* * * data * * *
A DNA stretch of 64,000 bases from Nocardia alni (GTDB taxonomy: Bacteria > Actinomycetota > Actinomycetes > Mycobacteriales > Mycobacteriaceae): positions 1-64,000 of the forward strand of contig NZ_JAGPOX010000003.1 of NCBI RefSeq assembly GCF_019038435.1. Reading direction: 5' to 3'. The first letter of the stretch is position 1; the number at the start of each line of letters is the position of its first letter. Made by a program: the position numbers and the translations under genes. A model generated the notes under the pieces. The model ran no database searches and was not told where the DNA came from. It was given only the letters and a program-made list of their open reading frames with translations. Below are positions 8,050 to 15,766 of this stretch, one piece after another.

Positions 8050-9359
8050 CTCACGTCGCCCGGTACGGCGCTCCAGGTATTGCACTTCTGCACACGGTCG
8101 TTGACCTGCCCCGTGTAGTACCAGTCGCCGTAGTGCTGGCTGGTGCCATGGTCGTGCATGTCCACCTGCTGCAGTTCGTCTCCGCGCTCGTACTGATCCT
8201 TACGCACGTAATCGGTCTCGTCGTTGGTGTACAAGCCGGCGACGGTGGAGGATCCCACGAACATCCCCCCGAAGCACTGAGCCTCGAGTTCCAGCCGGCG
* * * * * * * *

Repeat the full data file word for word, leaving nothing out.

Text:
A DNA stretch of 64,000 bases from Nocardia alni (GTDB taxonomy: Bacteria > Actinomycetota > Actinomycetes > Mycobacteriales > Mycobacteriaceae): positions 1-64,000 of the forward strand of contig NZ_JAGPOX010000003.1 of NCBI RefSeq assembly GCF_019038435.1. Reading direction: 5' to 3'. The first letter of the stretch is position 1; the number at the start of each line of letters is the position of its first letter. Made by a program: the position numbers and the translations under genes. A model generated the notes under the pieces. The model ran no database searches and was not told where the DNA came from. It was given only the letters and a program-made list of their open reading frames with translations. Below are positions 8,050 to 15,766 of this stretch, one piece after another.

Positions 8050-9359
8050 CTCACGTCGCCCGGTACGGCGCTCCAGGTATTGCACTTCTGCACACGGTCG
8101 TTGACCTGCCCCGTGTAGTACCAGTCGCCGTAGTGCTGGCTGGTGCCATGGTCGTGCATGTCCACCTGCTGCAGTTCGTCTCCGCGCTCGTACTGATCCT
8201 TACGCACGTAATCGGTCTCGTCGTTGGTGTACAAGCCGGCGACGGTGGAGGATCCCACGAACATCCCCCCGAAGCACTGAGCCTCGAGTTCCAGCCGGCG